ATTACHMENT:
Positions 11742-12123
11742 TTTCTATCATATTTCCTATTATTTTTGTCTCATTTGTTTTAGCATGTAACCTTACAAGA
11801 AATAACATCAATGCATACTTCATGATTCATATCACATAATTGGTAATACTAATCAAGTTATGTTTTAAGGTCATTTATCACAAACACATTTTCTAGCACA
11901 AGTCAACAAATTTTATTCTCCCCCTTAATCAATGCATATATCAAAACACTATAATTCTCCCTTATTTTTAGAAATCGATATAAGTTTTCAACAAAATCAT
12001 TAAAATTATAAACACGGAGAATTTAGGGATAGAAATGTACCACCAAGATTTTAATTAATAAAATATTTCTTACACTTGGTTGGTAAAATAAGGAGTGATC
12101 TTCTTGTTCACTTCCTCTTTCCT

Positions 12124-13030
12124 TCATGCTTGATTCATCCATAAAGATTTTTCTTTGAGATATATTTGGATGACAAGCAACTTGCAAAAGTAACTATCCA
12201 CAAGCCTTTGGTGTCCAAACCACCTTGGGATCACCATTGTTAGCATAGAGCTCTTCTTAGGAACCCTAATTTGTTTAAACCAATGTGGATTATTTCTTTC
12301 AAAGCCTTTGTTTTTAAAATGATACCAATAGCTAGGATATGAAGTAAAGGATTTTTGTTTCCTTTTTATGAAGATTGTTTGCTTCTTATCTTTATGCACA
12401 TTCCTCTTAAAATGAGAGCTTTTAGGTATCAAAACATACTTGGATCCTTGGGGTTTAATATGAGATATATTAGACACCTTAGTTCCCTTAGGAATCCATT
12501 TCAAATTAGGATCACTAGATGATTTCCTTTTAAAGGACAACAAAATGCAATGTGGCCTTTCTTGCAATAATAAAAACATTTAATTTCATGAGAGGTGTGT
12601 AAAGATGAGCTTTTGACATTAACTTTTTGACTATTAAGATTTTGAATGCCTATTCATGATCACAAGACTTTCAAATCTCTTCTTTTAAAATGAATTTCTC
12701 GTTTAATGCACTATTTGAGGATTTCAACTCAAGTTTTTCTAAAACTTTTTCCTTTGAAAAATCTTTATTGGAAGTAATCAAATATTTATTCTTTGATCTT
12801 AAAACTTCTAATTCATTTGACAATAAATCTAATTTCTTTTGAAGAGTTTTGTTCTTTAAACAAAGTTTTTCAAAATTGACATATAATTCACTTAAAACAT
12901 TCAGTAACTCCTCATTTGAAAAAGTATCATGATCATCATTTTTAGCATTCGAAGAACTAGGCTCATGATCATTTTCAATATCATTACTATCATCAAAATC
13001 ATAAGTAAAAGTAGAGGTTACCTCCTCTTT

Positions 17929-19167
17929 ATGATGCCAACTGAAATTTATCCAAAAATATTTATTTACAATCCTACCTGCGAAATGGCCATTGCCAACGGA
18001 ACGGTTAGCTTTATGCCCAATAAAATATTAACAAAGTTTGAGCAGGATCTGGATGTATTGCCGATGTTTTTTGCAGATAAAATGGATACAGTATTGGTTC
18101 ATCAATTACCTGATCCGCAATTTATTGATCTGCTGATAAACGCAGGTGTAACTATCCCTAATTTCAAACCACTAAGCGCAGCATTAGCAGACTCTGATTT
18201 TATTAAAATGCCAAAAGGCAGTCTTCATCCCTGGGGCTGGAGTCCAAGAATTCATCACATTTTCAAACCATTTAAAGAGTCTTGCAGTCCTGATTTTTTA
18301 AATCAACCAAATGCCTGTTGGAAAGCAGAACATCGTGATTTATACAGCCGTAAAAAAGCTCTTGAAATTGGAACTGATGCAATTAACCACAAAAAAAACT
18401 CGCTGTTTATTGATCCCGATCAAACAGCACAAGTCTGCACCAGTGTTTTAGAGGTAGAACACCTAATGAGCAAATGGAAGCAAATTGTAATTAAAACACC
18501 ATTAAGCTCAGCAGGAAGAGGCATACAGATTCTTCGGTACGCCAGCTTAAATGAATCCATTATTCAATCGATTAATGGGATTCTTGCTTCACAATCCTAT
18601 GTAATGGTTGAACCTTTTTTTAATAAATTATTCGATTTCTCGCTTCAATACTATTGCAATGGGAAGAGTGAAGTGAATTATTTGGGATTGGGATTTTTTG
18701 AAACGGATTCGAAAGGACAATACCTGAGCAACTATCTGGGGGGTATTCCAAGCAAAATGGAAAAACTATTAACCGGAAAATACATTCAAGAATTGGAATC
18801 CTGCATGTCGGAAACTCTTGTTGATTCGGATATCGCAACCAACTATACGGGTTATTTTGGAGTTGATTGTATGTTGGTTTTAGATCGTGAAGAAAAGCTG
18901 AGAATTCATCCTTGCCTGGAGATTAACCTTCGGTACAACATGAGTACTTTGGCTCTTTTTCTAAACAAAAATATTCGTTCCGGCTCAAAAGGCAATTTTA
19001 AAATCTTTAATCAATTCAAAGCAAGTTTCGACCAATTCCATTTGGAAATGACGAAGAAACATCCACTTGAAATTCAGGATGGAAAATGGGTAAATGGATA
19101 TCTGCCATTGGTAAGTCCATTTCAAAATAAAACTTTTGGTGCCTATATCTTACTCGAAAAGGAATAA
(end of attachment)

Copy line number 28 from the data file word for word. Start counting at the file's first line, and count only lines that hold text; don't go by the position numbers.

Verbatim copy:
18801 CTGCATGTCGGAAACTCTTGTTGATTCGGATATCGCAACCAACTATACGGGTTATTTTGGAGTTGATTGTATGTTGGTTTTAGATCGTGAAGAAAAGCTG